DAKSHINKALI: Four kilometers further south of Pharping on the valley rim is the temple of Dakshinkali dedicated to the Hindu goddess Kali. The shrine is especially crowded on Tuesdays and Saturdays when animal sacrifices are offered to the deity. On the way lies Chobhar gorge. The Bodhisatva Manjushree is said to have cut an incision here to drain out the lake which once covered the valley. There is a small but picturesque temple of Adinath on the top of a hill from where one can have a panoramic view of the snow-capped mountains. SHESHA NARAYAN: Situated between Chobhar and Dakshinkali, the temple of Shesha Narayan represents one of the four Narayans of the Kathmandu Valley. The other three Narayans are Changu Narayan of Bhaktapur, Visankhu Narayan of Patan and Ichangu Narayan of Kathmandu.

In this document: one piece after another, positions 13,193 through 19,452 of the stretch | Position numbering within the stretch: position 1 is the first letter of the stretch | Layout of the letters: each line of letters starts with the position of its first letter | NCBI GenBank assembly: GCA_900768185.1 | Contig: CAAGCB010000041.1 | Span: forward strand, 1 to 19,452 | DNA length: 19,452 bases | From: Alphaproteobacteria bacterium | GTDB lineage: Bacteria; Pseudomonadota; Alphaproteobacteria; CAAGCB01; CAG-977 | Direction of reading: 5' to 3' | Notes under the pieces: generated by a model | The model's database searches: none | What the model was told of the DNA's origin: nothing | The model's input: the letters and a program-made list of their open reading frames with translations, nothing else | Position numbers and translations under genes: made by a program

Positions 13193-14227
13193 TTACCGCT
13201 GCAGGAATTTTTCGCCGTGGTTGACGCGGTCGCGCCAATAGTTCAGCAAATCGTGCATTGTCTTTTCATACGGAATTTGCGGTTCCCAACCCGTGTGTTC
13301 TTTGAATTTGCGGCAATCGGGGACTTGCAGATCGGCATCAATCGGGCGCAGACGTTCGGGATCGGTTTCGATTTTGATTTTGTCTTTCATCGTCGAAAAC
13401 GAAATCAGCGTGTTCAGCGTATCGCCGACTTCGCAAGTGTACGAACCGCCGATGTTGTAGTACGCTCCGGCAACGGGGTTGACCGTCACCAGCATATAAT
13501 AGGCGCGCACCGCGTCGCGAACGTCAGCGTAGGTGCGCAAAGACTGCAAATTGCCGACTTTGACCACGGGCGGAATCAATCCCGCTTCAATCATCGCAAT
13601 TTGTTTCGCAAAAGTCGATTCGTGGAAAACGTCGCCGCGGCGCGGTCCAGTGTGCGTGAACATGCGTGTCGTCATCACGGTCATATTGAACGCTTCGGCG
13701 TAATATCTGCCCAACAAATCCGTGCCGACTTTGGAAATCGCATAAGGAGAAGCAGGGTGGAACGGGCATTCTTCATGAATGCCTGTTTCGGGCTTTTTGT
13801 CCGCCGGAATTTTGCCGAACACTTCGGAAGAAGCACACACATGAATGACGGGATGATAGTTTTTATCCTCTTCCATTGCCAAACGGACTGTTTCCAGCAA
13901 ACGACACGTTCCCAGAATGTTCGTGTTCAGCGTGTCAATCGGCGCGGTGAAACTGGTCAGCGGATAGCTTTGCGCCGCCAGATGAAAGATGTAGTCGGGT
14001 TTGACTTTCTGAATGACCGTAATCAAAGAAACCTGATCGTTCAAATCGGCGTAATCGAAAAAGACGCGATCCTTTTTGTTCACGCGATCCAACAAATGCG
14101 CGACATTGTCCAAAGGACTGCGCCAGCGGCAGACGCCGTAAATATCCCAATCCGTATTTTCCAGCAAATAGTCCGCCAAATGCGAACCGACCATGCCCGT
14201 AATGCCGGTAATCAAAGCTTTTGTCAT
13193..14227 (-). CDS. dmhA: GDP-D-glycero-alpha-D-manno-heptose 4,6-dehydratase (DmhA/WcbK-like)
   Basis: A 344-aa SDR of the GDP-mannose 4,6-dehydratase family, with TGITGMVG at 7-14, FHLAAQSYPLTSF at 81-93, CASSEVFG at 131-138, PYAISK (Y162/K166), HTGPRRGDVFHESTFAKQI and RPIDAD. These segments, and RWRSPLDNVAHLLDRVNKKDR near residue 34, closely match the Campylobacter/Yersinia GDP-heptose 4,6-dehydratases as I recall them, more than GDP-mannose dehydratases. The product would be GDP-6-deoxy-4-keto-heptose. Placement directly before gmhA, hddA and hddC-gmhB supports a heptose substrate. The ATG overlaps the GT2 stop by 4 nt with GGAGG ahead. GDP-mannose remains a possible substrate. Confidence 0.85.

Patan, also known as ‘Lalitpur’, the city of artisans, lies 5 km southeast of Kathmandu, and is home to the valley’s finest craftsmen who have preserved such ancient techniques as the repoussé and lost wax process used to produce exquisite sculptures. The city retains much of the old charm with its narrow streets, brick houses and multitude of well-preserved Hindu temples, Buddhist monasteries (vihars) and monuments. The predominant sound in Patan is that of the tinkering of craftsmen bent over the statuettes they are shaping. As in Kathmandu, Hinduism and Buddhism have co-existed here for ages, influencing each other, and the religious harmony is exemplary. MAHABOUDDHA: To the east of Patan Durbar Square is Mahabouddha, an exceptional Buddhist monument of exquisite terra cotta art form. On this 14th-century architectural masterpiece are engraved thousands of images of Lord Buddha. RUDRA VARNA MAHAVIHAR: Also known as Uku Bahal, it is situated a few steps past Mahabouddha and contains an amazing collection of images and statues in metal, stone and wood. The stone-paved courtyard is enclosed by a two-story building with gilded roofs. The kings in ancient times were believed to have been crowned in this monastery. Many of the treasures offered by devotees can be seen here even today. HIRANYA VARNA MAHABIHAR: Dating from the 12th century, the three-storied shrine, also known as the Golden Temple, houses an image of the Buddha inside the courtyard or Kwa Bahal. The monastery is known for its exceptionally fine wood-carvings and repousse work. It is a five-minute walk west and north from the northern end of Durbar Square. KUMBHESHWAR: The temple dedicated to Lord Shiva is the only five-storied pagoda in Patan and one of the only three surviving five-storey temples in the country. A natural spring within the courtyard of this temple built in 1392 is said to have its source in the glacial lake of Gosainkunda in northern Kathmandu. A large gathering of devotees arrive here for a ritual bath on the day of Janai Poornima in August. JAGAT NARAYAN: The Jagat Narayan Temple on the banks of the Bagmati River at Sankhamul is a tall shikhara-style temple consecrated to Lord Vishnu. Built of red bricks, the temple has many fine images. An attractive metal statue of Garuda mounted on a stone monolith is accompanied by several images of Ganesh and Hanuman. ASHOKA STUPAS: There are four stupas, supposed to have been built by Emperor Ashoka of India in 250 BC, marking the four corners of Patan. They are situated at Pulchowk, Lagankhel, Ibahi and in Teta (way to Sano Gaon) respectively. At the time they were built, Buddhism was flourishing in the Kathmandu Valley. TIBETAN REFUGEE CAMP: The camp on the outskirts of Patan is a tourist attraction with its souvenir shops that sell handwoven woollen carpets and handicrafts such as prayer wheels, an assortment of belt buckles, wooden bowls and jewelry. The camp also houses a stupa and a number of shrines. PATAN INDUSTRIAL ESTATE: Situated at Lagankhel near Sat Dobato, it is known for handicrafts such as wood carvings, metalcraft, handwoven woollen carpets and thanka paintings. There is a shopping arcade where handicrafts are on exhibition.